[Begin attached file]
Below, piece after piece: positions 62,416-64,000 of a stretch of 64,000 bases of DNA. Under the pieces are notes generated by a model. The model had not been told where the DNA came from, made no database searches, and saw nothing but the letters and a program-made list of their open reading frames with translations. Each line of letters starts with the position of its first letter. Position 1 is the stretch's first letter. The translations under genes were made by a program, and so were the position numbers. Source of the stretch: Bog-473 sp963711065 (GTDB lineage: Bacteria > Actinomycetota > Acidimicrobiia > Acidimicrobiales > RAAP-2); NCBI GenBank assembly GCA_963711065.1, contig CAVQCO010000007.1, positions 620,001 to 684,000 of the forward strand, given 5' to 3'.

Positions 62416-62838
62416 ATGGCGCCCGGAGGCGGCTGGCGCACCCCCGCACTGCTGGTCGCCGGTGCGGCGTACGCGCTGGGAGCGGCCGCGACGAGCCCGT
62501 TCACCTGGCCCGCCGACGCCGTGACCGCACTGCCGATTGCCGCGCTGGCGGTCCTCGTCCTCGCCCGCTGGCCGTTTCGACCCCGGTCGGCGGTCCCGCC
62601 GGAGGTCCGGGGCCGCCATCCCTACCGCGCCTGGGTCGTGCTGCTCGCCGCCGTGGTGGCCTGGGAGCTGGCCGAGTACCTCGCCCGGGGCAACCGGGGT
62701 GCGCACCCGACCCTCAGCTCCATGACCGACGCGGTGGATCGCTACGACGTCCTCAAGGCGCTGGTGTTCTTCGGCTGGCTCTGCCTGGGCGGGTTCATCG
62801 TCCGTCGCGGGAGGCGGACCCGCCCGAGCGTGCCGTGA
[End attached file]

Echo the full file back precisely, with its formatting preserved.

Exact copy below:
Below, piece after piece: positions 62,416-64,000 of a stretch of 64,000 bases of DNA. Under the pieces are notes generated by a model. The model had not been told where the DNA came from, made no database searches, and saw nothing but the letters and a program-made list of their open reading frames with translations. Each line of letters starts with the position of its first letter. Position 1 is the stretch's first letter. The translations under genes were made by a program, and so were the position numbers. Source of the stretch: Bog-473 sp963711065 (GTDB lineage: Bacteria > Actinomycetota > Acidimicrobiia > Acidimicrobiales > RAAP-2); NCBI GenBank assembly GCA_963711065.1, contig CAVQCO010000007.1, positions 620,001 to 684,000 of the forward strand, given 5' to 3'.

Positions 62416-62838
62416 ATGGCGCCCGGAGGCGGCTGGCGCACCCCCGCACTGCTGGTCGCCGGTGCGGCGTACGCGCTGGGAGCGGCCGCGACGAGCCCGT
62501 TCACCTGGCCCGCCGACGCCGTGACCGCACTGCCGATTGCCGCGCTGGCGGTCCTCGTCCTCGCCCGCTGGCCGTTTCGACCCCGGTCGGCGGTCCCGCC
62601 GGAGGTCCGGGGCCGCCATCCCTACCGCGCCTGGGTCGTGCTGCTCGCCGCCGTGGTGGCCTGGGAGCTGGCCGAGTACCTCGCCCGGGGCAACCGGGGT
62701 GCGCACCCGACCCTCAGCTCCATGACCGACGCGGTGGATCGCTACGACGTCCTCAAGGCGCTGGTGTTCTTCGGCTGGCTCTGCCTGGGCGGGTTCATCG
62801 TCCGTCGCGGGAGGCGGACCCGCCCGAGCGTGCCGTGA